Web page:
Tuesday, October 18, 2016

10/18 Tug sinking, oil spilling, Tacoma LNG promises, promises

(PHOTO: Crystal Green/BirdNote)
Where Birds Go to Die
Birds seem to be all around us. But we rarely come across those that have died. And why? When birds suffer from illness or injury, they often seek safe, secluded places — hidden from view and potential predators. So when death comes, a bird’s body is hidden. And it doesn’t persist for long. Scavengers salvage what they can. Nutrients from the body return to the earth, enriching the soil. And small animals may consume the bones, a rich source of calcium. Soon, all that’s left are the feathers — reminders of the bird’s grace and beauty during its lifetime. (BirdNote)

B.C. government’s lack of progress on oil spill response highlighted by tug accident
In 2012 the B.C. government set out five conditions that must be met before the province supports two proposed pipelines that would greatly increase tanker traffic on the West Coast. No.2 on that list is the establishment of a “world-leading marine oil spill response, prevention and recovery system.” Last week the lack of progress on that point was underlined in dramatic fashion when U.S.-registered tug Nathan E. Stewart ran aground while pushing a huge fuel barge in a narrow passage just north of Bella Bella. Fortunately for the Great Bear Rainforest and the Heiltsuk people who live there, barge DBL 55 was empty. But an incident report filed in 2011 by the Alaska Department of Environmental Conservation gives a sense of how bad the accident could have been, had the 91-metre fuel barge been loaded. On Dec. 21 that year, the same tug and barge combination went adrift after an engine failed near Cape Fairweather, in the Gulf of Alaska. Mark Hume reports. (Globe and Mail) See also: Diesel spill near Bella Bella an 'environmental disaster,' says nearby First Nation  (CBC)

Deal on Tacoma LNG plant would alter 2008 promise by PSE’s parent company
For more than a year, state utilities regulators have grappled with a simple question about the complex financial machinations attached to Puget Sound Energy’s proposed liquified natural gas plant: Will this put ratepayers at risk? After protracted negotiation, PSE, the Utilities and Transportation Commission staff and a handful of other parties say they have worked out a compromise that claims, repeatedly, that the answer is no. Their agreement lays out an intricate system of split ownership and management for the LNG plant between the utility and the private investor group that owns it. This week, the agreement goes before a judge, who will hear public comments and evidence about the deal before deciding whether he approves. If the deal wins approval, it will alter a pledge Puget Sound Energy’s Australia-based owners made to state and federal regulators to win permission to buy the utility in 2008. The regulators’ approval came with a written agreement that Puget Energy — the holding company that owns Puget Sound Energy — would not own or operate another business besides the utility company. The proposal to make and sell LNG as a subsidiary company would be barred under that agreement. Derrick Nunnally reports. (Tacoma News Tribune)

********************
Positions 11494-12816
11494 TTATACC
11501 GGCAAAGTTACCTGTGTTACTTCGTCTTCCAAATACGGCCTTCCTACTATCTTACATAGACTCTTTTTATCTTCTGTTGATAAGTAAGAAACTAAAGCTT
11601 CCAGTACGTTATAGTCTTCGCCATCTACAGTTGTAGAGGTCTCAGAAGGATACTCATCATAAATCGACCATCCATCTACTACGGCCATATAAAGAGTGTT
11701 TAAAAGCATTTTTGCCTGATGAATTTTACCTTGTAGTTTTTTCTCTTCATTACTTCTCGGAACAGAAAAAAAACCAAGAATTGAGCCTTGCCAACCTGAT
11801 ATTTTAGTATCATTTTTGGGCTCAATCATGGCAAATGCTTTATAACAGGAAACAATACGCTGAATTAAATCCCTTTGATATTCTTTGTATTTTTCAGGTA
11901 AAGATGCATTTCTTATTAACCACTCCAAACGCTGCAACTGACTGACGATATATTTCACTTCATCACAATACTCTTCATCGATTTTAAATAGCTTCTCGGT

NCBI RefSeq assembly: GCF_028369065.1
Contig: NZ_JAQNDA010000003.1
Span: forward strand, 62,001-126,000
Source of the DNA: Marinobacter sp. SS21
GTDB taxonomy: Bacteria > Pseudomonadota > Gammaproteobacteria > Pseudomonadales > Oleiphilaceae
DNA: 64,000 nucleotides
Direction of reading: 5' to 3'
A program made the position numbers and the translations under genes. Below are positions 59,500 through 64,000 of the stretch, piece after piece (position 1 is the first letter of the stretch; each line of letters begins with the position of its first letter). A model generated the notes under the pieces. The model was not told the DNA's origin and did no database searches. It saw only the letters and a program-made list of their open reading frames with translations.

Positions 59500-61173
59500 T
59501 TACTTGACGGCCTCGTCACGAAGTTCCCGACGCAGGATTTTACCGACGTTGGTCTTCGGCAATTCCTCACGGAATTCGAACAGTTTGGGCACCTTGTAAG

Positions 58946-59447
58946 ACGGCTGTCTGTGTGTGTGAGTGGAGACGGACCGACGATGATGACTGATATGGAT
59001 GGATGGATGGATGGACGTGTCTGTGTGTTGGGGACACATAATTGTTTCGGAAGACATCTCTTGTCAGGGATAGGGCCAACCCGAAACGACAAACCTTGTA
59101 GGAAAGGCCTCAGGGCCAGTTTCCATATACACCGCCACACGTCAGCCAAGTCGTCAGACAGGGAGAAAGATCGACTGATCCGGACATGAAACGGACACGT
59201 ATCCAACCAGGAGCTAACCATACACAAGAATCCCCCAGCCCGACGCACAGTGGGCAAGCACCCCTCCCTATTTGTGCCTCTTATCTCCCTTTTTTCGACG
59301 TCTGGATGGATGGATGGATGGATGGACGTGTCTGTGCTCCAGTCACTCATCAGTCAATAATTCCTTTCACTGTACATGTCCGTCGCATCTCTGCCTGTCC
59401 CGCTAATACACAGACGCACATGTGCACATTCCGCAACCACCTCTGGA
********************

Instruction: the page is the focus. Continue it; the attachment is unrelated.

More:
Now, your tug weather--
WEST ENTRANCE U.S. WATERS STRAIT OF JUAN DE FUCA-  242 AM PDT TUE OCT 18 2016  

TODAY
 SE WIND 5 TO 15 KT. WIND WAVES 2 FT OR LESS. W SWELL 8  FT AT 11 SECONDS. SCATTERED SHOWERS.
TONIGHT
 SW WIND TO 10 KT...BECOMING SE AFTER MIDNIGHT. WIND  WAVES 1 FT OR LESS. W SWELL 9 FT AT 12 SECONDS.

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